Irving R. Newhouse Building Replacement project

Irving R. Newhouse Building

The Newhouse Building was built as a temporary structure in 1934. It is beyond its useful life, its structural systems do not meet code, it has significant health and life safety hazards and it needs to be replaced.

Issues and deficiencies with the building are further detailed in the 2017 State Capitol Development Study and the Legislative Campus Modernization (LCM) Predesign Study. Needs with the Newhouse Building will be addressed as part of LCM.

Latest updates

Status: Construction Document Phase

  • The Newhouse Replacement Project is in the Construction Documents phase of the project. This is expected to be complete in March 2023.
  • Final Newhouse State Environmental Policy Act (SEPA) environmental review documents have been released.
  • Occupants of the existing Newhouse building moved into the Legislative Modular Building in Dec. 2022.
  • Staging for Demolition of the existing Newhouse building is expected to begin in mid-Feb. 2023.
  • Demo of the existing Newhouse building, and Press House structures is expected to begin in early March 2023.
  • Hoffman Construction Company of Washington is under contract to perform General Contractor/Construction Manager (GC/CM) services.

LCM public meetings

Find information about upcoming LCM public meetings and presentations and notes from past meetings here.

Frequently Asked Questions

What is the schedule of the Newhouse Replacement Building project?

Design

  • Design Development phase is complete.
  • Request for building permits submitted to City of Olympia on Dec. 23, 2022.
  • Construction Document phase expected to be complete by early March 2023.

Demolition

  • Demolition of the Press House structures, Visitor Center parking area and existing Newhouse building is expected to begin in late Feb. or early March 2023.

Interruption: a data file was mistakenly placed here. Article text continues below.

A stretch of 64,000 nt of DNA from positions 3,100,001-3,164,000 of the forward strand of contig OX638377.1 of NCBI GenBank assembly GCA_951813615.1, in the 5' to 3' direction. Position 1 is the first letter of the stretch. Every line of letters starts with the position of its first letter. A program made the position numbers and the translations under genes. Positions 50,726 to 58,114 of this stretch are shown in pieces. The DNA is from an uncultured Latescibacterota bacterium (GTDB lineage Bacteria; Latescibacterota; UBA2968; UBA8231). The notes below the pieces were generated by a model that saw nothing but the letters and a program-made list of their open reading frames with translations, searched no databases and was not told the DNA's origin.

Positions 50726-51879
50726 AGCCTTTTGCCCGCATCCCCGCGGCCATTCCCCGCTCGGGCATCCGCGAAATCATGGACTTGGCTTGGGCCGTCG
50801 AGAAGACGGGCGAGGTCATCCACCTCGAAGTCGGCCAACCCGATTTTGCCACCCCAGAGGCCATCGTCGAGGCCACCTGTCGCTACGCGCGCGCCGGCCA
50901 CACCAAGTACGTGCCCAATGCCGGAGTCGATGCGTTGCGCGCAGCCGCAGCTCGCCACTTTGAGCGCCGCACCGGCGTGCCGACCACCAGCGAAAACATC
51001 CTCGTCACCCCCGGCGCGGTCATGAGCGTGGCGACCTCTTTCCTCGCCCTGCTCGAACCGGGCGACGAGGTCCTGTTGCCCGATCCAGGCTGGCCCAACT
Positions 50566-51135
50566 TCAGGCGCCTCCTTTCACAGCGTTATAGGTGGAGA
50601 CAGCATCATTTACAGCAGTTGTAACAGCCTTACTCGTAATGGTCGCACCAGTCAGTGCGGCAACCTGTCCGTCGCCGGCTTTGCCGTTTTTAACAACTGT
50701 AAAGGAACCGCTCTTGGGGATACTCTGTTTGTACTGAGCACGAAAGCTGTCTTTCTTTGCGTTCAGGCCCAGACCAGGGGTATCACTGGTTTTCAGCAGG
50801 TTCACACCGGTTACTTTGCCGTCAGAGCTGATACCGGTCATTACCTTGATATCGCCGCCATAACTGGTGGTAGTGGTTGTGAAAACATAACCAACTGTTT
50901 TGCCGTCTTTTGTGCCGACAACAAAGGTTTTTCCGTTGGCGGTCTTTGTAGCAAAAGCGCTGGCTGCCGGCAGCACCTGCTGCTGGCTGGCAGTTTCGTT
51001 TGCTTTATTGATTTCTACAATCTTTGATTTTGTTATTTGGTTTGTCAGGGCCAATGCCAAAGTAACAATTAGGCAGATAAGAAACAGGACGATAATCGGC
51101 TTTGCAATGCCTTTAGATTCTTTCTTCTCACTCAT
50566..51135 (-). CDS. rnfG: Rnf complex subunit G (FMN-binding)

Construction

  • New building construction is scheduled to begin in the late spring of 2023 with an anticipated completion date of November 2024.

Why do the Press House structures, Visitor Center and Visitor Center parking area need to be removed for this project?

These structures have to be removed before Newhouse construction work can occur. The buildings are included in the larger site known as Opportunity Site 6, which was identified in the 2006 Master Plan for the Capitol of the State of Washington as an area for future development opportunities for state government facilities. The requirement is included in Section 1111 of the 2021 Capital Budget, SHB 1080.SL.

Who is working on this project?

DES is providing contract and project management services for the project. A Project Management Team (PMT) comprised of DES, Office of Financial Management (OFM) and legislative staff provides operational oversight to the project and coordination with other LCM subprojects. A Project Executive Team (PET) comprised of the chairs and minority leaders of the capital budget committees, and House and Senate administration will make decisions relating to the project’s scope, schedule and budget.

Miller Hull Partnership of Seattle is leading design work for the Newhouse Replacement Building.

Hoffman Construction Company of Washington is under contract to perform General Contractor/Construction Manager (GC/CM) services.

Why is this project using the General Contractor/Construction Manager (GC/CM) procedure?

The project meets the criteria established in RCW 39.10.340 for use of the GC/CM procedure – a method used to accelerate project delivery in which a contractor is hired before the start of construction and provides feedback during the design phase.

In this procedure, the contractor acts as a consultant in the design process and can offer ideas, best practices and ways to reduce costs and schedule risks as a result of the contractor’s work experience.

What will the GC/CM do?

During the design phase of the project, the GC/CM will advise on:

  • Coordination of contract documents
  • Input into procedures and specifications
  • Detailed cost estimates
  • Value analysis and life cycle cost design considerations
  • Constructability analysis of design documents prior to solicitation of subcontract bid packages
  • Detailed construction scheduling
  • Development of bid packages
  • Sequencing of work and construction logistics planning
  • Investigation of existing conditions

Having the contractor involved during the design phase of this project is important because it involves complex scheduling, phasing, and coordination.